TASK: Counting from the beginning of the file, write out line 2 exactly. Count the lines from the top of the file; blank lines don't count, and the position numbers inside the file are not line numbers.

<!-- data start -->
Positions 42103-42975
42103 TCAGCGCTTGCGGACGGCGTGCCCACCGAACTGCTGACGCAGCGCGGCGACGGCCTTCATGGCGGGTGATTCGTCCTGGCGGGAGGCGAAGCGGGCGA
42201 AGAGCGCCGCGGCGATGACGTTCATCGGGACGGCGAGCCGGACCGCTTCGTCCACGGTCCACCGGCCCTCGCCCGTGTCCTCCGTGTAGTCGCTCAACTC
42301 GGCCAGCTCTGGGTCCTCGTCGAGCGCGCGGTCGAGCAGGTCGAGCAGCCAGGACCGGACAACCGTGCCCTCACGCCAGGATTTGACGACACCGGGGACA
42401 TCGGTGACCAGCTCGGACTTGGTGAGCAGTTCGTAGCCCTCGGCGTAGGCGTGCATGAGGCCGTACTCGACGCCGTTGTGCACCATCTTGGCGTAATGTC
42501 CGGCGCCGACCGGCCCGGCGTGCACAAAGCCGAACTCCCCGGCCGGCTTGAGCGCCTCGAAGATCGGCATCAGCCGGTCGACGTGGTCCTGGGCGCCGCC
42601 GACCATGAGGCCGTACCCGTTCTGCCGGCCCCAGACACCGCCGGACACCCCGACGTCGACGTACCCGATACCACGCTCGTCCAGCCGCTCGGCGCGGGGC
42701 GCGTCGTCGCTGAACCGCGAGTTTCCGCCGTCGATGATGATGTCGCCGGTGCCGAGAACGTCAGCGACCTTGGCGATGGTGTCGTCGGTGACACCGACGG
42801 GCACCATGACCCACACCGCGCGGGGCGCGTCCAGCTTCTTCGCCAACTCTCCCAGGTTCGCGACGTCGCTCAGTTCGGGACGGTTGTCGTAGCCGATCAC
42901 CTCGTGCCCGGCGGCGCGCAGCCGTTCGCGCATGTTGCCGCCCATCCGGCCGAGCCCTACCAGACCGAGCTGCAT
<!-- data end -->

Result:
42103 TCAGCGCTTGCGGACGGCGTGCCCACCGAACTGCTGACGCAGCGCGGCGACGGCCTTCATGGCGGGTGATTCGTCCTGGCGGGAGGCGAAGCGGGCGA